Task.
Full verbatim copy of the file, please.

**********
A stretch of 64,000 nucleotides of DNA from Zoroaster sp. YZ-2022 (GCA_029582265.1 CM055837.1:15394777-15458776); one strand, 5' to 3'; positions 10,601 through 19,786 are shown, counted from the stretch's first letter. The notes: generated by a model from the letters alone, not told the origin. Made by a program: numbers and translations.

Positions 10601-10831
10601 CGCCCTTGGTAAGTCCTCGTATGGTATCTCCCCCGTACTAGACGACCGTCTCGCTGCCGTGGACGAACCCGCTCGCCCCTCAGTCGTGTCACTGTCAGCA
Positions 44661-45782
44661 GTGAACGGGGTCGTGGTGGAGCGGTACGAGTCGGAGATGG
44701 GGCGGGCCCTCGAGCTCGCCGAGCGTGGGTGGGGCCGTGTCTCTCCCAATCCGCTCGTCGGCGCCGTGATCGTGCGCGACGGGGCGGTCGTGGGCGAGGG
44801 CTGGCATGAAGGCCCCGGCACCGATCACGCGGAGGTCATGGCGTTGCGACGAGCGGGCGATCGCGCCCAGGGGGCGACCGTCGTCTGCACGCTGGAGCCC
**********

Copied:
A stretch of 64,000 nucleotides of DNA from Zoroaster sp. YZ-2022 (GCA_029582265.1 CM055837.1:15394777-15458776); one strand, 5' to 3'; positions 10,601 through 19,786 are shown, counted from the stretch's first letter. The notes: generated by a model from the letters alone, not told the origin. Made by a program: numbers and translations.

Positions 10601-10831
10601 CGCCCTTGGTAAGTCCTCGTATGGTATCTCCCCCGTACTAGACGACCGTCTCGCTGCCGTGGACGAACCCGCTCGCCCCTCAGTCGTGTCACTGTCAGCA
Positions 44661-45782
44661 GTGAACGGGGTCGTGGTGGAGCGGTACGAGTCGGAGATGG
44701 GGCGGGCCCTCGAGCTCGCCGAGCGTGGGTGGGGCCGTGTCTCTCCCAATCCGCTCGTCGGCGCCGTGATCGTGCGCGACGGGGCGGTCGTGGGCGAGGG
44801 CTGGCATGAAGGCCCCGGCACCGATCACGCGGAGGTCATGGCGTTGCGACGAGCGGGCGATCGCGCCCAGGGGGCGACCGTCGTCTGCACGCTGGAGCCC